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The STATE of Ohio v. OHM.*
This case came before the court on defendant's motion to dismiss. On March 10, 2000, this motion was orally denied, and a trial was held.
On November 15, 1999, the prosecuting witness, defendant's ex-wife Debra Cork, exited a parking deck in Akron. Defendant pulled his car in front of her car and blocked her. An altercation ensued. Cork filed a petition in the domestic relations court for a civil protection order, which was granted on December 8, 1999. Cork also filed a complaint alleging domestic violence menacing. A summons was issued, charging defendant under R.C. 2919.25(C).
Defendant's motion to dismiss alleges that the prosecution of the domestic violence menacing charge while he is under a civil protection order violates his rights under the Double Jeopardy Clauses of both the United States and Ohio Constitutions. Defendant argues that being controlled by a domestic relations court civil protection order and being charged with a crime constitute multiple punishment for the same wrongful act.
I. The statutes at issue in this case
In the present case, defendant received a civil protection order from the Summit County Domestic Relations Court. To date, defendant has fully complied with this order, a violation of which is punishable under R.C. 3113.31(L). That subsection provides:
“(1) A person who violates a protection order * * * is subject to the following sanctions:
“(a) Criminal prosecution for a violation of section 2919.27 of the Revised Code, if the violation of the protection order * * * constitutes a violation of that section;
“(b) Punishment for contempt of court * * *.”
R.C. 3113.31(L)(2) further provides that, in the event that there is a violation of a civil protection order, a person may also be charged under R.C. 2919.27, stating:
“The punishment of a person for contempt of court for violation of a protection order * * * does not bar criminal prosecution of the person for a violation of section 2919.27 of Revised Code. However, a person punished for contempt of court is entitled to credit for the punishment imposed upon conviction of a violation of that section * * *.” R.C. 3113.31(L)(2).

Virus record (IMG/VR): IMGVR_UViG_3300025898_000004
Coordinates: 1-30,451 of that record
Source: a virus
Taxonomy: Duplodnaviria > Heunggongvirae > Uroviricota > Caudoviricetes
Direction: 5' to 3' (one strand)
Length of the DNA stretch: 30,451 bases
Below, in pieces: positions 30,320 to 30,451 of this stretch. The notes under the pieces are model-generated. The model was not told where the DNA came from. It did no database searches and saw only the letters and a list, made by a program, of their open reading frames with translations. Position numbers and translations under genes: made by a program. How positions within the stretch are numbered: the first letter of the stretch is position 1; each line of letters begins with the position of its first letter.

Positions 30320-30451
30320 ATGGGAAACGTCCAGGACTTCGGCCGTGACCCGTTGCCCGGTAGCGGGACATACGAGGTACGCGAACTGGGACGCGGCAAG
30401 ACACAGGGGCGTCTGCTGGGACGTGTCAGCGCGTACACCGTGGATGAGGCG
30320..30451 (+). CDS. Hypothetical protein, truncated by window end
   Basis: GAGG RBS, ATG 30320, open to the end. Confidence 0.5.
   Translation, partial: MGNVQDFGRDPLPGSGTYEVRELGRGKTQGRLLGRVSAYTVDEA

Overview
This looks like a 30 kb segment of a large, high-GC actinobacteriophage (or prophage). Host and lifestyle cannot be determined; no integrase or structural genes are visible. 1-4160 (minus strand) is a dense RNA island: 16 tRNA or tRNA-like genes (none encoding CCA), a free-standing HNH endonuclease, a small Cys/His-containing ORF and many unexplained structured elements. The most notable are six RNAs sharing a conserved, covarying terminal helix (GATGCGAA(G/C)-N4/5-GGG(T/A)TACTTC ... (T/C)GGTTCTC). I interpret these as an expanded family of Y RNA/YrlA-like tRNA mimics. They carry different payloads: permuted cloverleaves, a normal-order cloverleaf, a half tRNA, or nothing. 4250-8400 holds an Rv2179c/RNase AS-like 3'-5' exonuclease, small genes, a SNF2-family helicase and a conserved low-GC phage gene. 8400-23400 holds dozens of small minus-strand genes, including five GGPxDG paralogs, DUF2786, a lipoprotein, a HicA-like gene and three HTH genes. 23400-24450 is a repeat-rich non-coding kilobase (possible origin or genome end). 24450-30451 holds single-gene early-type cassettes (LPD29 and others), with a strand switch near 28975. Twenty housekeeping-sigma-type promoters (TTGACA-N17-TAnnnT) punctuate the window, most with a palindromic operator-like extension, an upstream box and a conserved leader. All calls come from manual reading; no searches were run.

R.C. 2919.27(A)(1) provides that “[n]o person shall recklessly violate the terms of * * * [a] protection order issued * * * pursuant to [R.C.] 3113.31.”
In this case, defendant has not been charged under R.C. 2919.27 for a violation of the civil protection order. Rather, he is charged with domestic violence menacing under R.C. 2919.25(C). This section provides:
“No person, by threat of force, shall knowingly cause a family or household member to believe that the offender will cause imminent physical harm to the family or household member.”
If a defendant is found guilty of this section, he has committed a misdemeanor of the fourth degree. See R.C. 2919.25(D).
II. Double jeopardy
The Fifth Amendment to the Constitution provides that “[no] person * * * [shall] be subject for the same offence to be twice put in jeopardy of life or limb.” The Fifth Amendment applies to the states via the Fourteenth Amendment to the Constitution. In addition, under Section 10, Article I of the Ohio Constitution, “No person shall be twice put in jeopardy for the same offense.” The Fifth Amendment guarantee against double jeopardy has been interpreted to consist of three distinct protections: (1) protection against a second prosecution for the same offense after acquittal, (2) protection against a second prosecution for the same offense after conviction, and (3) protection against multiple punishments for the same offense. 29 Ohio Jurisprudence 3d (1994), Criminal Law, Section 3024.
The issue in this case concerns the double jeopardy guarantee against being punished more than once for one wrongful act. In Blockburger v. United States 1932) 284 U.S. 299, 52 S.Ct. 180, 76 L.Ed. 306, the Supreme Court developed a test to determine when the same act may produce separate punishments. The “test to be applied * * * is whether each provision requires proof of an additional fact which the other does not.” Id. at 304, 52 S.Ct. at 182, 76 L.Ed. at 309. This test is used to determine whether the legislature, by separate statute, intended to punish cumulatively.
In Ohio, in State v. Vanselow (1991), 61 Ohio Misc.2d 1, 572 N.E.2d 269, the court discussed the issue of double jeopardy in the context of a domestic violence charge. In Vanselow, the municipal court considered the two potential punishments for violating one protection order issued pursuant to separate statutes. Defendant Vanselow received two charges: the first under R.C. 3113.31 in the domestic relations court, and the second under R.C. 2919.27 in the municipal court. The domestic relations court found defendant guilty of contempt under R.C. 3113.31 and sentenced him to thirty days in jail, suspended on certain conditions. The defendant then filed a motion to dismiss the pending protection order charge in the municipal court, arguing that the second charge violated the double jeopardy prohibitions.